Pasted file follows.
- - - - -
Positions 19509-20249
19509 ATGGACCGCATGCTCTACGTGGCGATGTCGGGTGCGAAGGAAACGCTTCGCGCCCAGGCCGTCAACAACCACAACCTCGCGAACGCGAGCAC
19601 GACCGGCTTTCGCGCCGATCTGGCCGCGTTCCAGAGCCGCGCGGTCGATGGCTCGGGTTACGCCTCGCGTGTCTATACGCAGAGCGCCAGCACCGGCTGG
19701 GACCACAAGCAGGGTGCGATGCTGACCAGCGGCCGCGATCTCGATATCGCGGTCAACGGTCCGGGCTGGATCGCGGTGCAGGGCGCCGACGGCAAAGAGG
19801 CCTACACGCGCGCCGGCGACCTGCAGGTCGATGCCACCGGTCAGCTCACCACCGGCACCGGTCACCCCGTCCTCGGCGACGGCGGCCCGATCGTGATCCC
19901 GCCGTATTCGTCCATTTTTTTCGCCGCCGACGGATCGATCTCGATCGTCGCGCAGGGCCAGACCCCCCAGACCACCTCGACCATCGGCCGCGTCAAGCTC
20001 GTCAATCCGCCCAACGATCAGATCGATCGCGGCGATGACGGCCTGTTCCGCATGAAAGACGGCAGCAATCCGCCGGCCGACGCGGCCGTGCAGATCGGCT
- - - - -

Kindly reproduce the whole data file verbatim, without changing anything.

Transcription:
Positions 19509-20249
19509 ATGGACCGCATGCTCTACGTGGCGATGTCGGGTGCGAAGGAAACGCTTCGCGCCCAGGCCGTCAACAACCACAACCTCGCGAACGCGAGCAC
19601 GACCGGCTTTCGCGCCGATCTGGCCGCGTTCCAGAGCCGCGCGGTCGATGGCTCGGGTTACGCCTCGCGTGTCTATACGCAGAGCGCCAGCACCGGCTGG
19701 GACCACAAGCAGGGTGCGATGCTGACCAGCGGCCGCGATCTCGATATCGCGGTCAACGGTCCGGGCTGGATCGCGGTGCAGGGCGCCGACGGCAAAGAGG
19801 CCTACACGCGCGCCGGCGACCTGCAGGTCGATGCCACCGGTCAGCTCACCACCGGCACCGGTCACCCCGTCCTCGGCGACGGCGGCCCGATCGTGATCCC
19901 GCCGTATTCGTCCATTTTTTTCGCCGCCGACGGATCGATCTCGATCGTCGCGCAGGGCCAGACCCCCCAGACCACCTCGACCATCGGCCGCGTCAAGCTC
20001 GTCAATCCGCCCAACGATCAGATCGATCGCGGCGATGACGGCCTGTTCCGCATGAAAGACGGCAGCAATCCGCCGGCCGACGCGGCCGTGCAGATCGGCT